Just Say No to New Year’s Resolutions
When the New Year rolls around, it can sometimes seem like making resolutions has usurped baseball’s throne as the national pastime. And there’s nothing inherently wrong with this; the changing of the calendar can be a great mental reset, as well as the perfect opportunity to better yourself in a positive way. Unfortunately, most people go about this the wrong way: by forming resolutions instead of setting goals.
The problem with creating a list of New Year’s resolutions is that they are often a lofty, unreachable wish list of ways we only dream we could improve. An actionable goal, however, has feet. It can actually go places!
We’ve compiled several techniques that, when used in concert, can keep you from setting the same “resolutions” at the beginning of each year only to reset and reuse them again when next January rolls around. These practical implementation techniques are executable by anybody and can make sticking to your guns all year long completely doable.
First, create a list of all your big goal ideas. Choose a single concept to focus on instead of coming up with multiple complex ideas that compete for your attention. Make it count! Once you choose your goal, write it down, in concise detail, with an overall positive theme and tone. Keep it in a prominent place, such as taped to your bathroom mirror or stuck to your computer monitor at work, so that you’ll constantly be reviewing it and keeping it refreshed in your mind.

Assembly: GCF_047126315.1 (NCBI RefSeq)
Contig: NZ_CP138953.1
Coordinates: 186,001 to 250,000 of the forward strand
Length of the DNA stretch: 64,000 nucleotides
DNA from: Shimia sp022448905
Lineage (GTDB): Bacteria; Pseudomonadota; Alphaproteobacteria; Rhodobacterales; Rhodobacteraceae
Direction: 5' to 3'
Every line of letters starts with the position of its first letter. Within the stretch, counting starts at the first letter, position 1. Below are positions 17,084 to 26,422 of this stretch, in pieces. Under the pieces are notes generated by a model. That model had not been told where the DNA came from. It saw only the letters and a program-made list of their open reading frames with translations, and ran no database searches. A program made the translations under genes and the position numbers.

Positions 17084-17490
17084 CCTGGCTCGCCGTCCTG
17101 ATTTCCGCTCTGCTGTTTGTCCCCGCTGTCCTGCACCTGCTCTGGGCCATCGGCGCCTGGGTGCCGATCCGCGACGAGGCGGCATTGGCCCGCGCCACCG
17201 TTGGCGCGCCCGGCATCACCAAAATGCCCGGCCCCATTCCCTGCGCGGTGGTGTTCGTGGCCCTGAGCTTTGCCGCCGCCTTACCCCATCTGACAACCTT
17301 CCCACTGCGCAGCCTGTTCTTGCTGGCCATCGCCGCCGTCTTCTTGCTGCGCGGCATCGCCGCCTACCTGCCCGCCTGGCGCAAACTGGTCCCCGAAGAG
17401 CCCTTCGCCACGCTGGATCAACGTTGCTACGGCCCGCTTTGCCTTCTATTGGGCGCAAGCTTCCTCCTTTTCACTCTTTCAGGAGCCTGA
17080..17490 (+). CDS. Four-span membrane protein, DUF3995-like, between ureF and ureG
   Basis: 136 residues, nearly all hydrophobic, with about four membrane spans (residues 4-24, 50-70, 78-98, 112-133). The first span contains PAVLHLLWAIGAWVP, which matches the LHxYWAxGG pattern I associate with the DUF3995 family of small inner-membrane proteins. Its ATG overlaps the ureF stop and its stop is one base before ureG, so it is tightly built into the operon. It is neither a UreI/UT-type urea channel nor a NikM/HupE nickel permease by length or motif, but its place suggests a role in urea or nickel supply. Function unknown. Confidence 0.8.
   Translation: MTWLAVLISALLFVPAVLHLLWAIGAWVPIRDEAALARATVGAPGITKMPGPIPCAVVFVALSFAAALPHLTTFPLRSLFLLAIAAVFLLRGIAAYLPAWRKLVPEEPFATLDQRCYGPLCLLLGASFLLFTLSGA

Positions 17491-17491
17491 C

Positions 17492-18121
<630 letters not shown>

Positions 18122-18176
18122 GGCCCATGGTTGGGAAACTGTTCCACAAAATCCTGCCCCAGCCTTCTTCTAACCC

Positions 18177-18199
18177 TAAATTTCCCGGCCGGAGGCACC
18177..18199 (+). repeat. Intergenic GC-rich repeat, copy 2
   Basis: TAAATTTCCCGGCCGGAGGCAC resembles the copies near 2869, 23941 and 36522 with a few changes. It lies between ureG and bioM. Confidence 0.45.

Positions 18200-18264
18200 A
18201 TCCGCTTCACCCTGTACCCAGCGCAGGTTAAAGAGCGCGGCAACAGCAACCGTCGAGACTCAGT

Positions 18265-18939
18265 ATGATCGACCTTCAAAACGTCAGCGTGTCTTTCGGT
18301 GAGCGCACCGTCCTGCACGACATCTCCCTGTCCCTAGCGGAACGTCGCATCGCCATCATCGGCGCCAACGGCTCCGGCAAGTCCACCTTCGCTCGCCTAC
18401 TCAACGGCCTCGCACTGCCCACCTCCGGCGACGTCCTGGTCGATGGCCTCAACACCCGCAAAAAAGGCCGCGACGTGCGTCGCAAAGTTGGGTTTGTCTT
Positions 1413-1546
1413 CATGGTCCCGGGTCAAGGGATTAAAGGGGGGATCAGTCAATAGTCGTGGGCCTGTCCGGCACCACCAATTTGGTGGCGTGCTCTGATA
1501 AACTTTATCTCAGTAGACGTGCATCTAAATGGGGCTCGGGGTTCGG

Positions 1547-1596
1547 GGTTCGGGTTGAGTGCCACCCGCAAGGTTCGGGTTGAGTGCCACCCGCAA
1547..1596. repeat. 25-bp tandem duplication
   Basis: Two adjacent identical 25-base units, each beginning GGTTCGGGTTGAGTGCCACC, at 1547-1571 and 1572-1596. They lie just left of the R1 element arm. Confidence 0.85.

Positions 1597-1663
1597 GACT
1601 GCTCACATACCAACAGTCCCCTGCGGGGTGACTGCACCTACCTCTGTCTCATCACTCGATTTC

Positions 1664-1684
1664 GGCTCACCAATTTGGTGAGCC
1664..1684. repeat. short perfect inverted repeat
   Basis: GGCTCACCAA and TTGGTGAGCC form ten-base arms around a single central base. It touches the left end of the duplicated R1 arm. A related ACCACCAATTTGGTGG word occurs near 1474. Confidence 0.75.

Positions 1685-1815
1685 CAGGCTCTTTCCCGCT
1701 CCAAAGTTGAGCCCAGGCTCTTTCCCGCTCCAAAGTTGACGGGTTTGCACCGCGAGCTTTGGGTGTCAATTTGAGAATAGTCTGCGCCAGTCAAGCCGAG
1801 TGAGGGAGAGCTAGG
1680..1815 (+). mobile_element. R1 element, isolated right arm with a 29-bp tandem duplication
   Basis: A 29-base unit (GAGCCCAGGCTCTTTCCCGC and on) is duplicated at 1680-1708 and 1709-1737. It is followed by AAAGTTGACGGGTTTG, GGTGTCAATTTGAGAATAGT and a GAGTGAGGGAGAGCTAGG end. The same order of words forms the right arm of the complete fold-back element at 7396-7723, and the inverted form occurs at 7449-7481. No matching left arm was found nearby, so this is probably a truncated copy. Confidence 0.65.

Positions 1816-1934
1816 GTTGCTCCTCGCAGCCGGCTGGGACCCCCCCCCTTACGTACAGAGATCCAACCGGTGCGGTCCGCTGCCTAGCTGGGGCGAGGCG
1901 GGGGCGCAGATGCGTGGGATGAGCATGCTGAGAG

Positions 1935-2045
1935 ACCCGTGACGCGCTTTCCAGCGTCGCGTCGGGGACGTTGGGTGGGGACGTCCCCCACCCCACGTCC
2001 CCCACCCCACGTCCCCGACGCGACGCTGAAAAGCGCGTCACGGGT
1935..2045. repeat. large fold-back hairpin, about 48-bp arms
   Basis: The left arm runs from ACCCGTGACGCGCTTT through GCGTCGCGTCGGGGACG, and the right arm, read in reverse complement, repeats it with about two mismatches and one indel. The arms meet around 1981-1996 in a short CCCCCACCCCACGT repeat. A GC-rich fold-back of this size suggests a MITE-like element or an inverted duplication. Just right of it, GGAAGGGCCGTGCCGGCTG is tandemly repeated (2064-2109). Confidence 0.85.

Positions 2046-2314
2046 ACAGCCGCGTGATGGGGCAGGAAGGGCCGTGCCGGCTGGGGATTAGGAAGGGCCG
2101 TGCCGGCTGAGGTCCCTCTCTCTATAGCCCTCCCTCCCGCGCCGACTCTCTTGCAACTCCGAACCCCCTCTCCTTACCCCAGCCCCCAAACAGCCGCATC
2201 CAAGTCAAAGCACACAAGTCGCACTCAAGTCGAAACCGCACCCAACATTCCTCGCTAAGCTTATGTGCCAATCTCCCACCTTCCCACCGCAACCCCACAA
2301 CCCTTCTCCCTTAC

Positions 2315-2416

Unpack this written goal and form it into smaller, easily digested steps. Focus on the processes required to realize these phases, and you’ll soon discover that your goal is being accomplished. This is perhaps the most important step and may be the most difficult. Without breaking your goal down, you remain outcome-oriented, which doesn’t translate well to daily habits. Perfect the process!
You shouldn’t do this alone, either. In fact, recruiting a friend can do wonders for your accountability throughout the year, and you can help them succeed as well. Schedule regular check-in days, several times a month, to report your progress to each other. Even if it’s just a quick text or social media message, your encouragement to one another can make a huge difference when it comes to staying the course.
As you accomplish the individual steps to realizing your goal, don’t forget to reward yourself during the process, especially once you’ve accomplished what you set out to do. You’ll know best what motivates you, whether it’s a new pair of shoes or an extra fancy dinner with friends.
In the end, it’s important to realize that January 1st isn’t a magical day on a fresh calendar, destined to provide you with success in all areas of your life you deem deficient. Yes, it can provide an excellent opportunity to begin the year anew with admirable strivings toward betterment of oneself and the community. But real change only comes from proper mindset, consistent goal setting and habitual implementation. And those changes can start on any day of the year.